In addition to the complex portrait of the President, here are brilliant, nuanced sketches of all the key players.
"So this is it. This is how the big guys talk to each other. I'd been behind my share of closed doors on Capitol Hill, but this was different -- more self-conscious, almost cinematic, as if everyone was aware of playing a part in a drama that was being written as they spoke. This was the classic smoke-filled room, minus the smoke. I watched and listened and tried to look cool, too dumbstruck to say a sensible word and half-convinced that somebody would look up any minute and say, 'Hey, what are you doing here?' "
For four years in the White House and one year of campaigning before that, George Stephanopoulos was rarely more than a few steps from Bill Clinton. As the President's Senior Adviser, he saw it all - the endless arguments, the back hall scheming, the protracted decisions, the last minute flip flops that somehow produced real accomplishments, but also set in motion an almost tragic series of events that placed the fate of the President in the hands of the Senate. Now, with the natural ease of a born storyteller and the sensitive eye for fine detail of a novelist, Stephanopoulos tells an extraordinarily gripping story of human foible and frailty in high places that is destined to be one of the great political memoirs of our times.
When Stephanopoulos first met Bill Clinton in September of 1991, he was 30, and like so many others before and since, he was dazzled by the brilliance, charisma, lofty ambitions and astonishing empathy of this remarkably gifted man. Here was the perfect star for an ambitious young man to hitch himself to, yet little did he anticipate what an amazing roller coaster ride it would be - both for the administration and for Stephanopoulos. Throughout the chaos and camaraderie, the breathtaking triumphs and disasters, Stephanopoulos clung to the vision of what a Clinton Presidency could be, even as he began to see the hidden, dark compartments in the man that would bring him and the nation to such grief.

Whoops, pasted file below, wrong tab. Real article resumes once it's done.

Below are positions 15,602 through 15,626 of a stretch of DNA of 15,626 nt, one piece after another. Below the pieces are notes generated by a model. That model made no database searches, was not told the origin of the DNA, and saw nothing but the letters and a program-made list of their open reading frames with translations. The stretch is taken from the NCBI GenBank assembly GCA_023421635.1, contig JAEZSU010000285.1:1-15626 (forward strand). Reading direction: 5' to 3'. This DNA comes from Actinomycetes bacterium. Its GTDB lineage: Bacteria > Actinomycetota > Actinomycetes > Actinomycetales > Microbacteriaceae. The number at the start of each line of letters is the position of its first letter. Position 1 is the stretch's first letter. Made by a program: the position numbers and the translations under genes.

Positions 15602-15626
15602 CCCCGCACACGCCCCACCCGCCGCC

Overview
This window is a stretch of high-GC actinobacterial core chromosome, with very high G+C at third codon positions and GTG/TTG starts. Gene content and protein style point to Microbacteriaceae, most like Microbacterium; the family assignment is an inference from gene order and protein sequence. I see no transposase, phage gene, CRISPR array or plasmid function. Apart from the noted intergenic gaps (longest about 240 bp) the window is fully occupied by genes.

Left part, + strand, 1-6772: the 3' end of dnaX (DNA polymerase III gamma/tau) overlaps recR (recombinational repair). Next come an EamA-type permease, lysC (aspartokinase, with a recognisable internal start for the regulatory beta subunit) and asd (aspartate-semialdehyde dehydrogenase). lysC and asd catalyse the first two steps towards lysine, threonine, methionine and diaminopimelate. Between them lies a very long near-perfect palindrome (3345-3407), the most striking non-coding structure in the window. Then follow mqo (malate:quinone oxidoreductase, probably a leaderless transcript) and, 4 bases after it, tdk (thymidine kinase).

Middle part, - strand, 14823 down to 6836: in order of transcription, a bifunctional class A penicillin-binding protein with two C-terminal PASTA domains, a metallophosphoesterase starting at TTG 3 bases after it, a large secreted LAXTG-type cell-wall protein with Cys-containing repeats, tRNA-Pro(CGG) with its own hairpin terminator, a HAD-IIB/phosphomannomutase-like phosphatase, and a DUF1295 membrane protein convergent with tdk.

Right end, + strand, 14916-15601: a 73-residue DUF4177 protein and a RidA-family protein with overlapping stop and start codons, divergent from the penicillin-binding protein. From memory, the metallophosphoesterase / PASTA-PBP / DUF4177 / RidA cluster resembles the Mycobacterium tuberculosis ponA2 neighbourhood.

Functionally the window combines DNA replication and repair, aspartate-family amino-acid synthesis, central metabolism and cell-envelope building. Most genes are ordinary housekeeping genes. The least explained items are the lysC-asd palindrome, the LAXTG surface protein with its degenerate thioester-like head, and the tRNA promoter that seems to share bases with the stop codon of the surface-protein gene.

In addition to the complex portrait of the President, here are brilliant, nuanced sketches of all the key players, including Al Gore, Dick Morris, and Hillary Clinton, whose combative, litigator instincts were, sadly, behind many of her husband's missteps. Here too is a candid, sometimes merciless, self-portrait of the author, whose drives, vanities, and insecurities, along with everyone else's, peppered the playing field of the biggest game in town. All Too Human is a book for the ages.
Days after the Monica Lewinsky story broke in January 1998, I had a dream about President Clinton: I had returned to the White House after a year away, and I was sitting in my usual chair just next to the presidents desk in the Oval Office, prepping him for an interview with CBS News. Seems like old times, I thought, its good to be back. But moments before the interview was scheduled to start, we got word of some vague but terrible tragedy. The whole country would soon know about it, and the president would need to respond. I pulled out my notepad and struggled to scratch out appropriate words of consolation and hope. Nothing came, but it didn't matter. Clinton did what he always seemed to do so well at times like this, saying exactly the right thing, in exactly the right way. He's still got it--best politician I've ever seen. Then I walked across the Oval, opened a door, and found myself in a pocket-sized room--windowless and bare, except for nude pinups of Monica pasted ...
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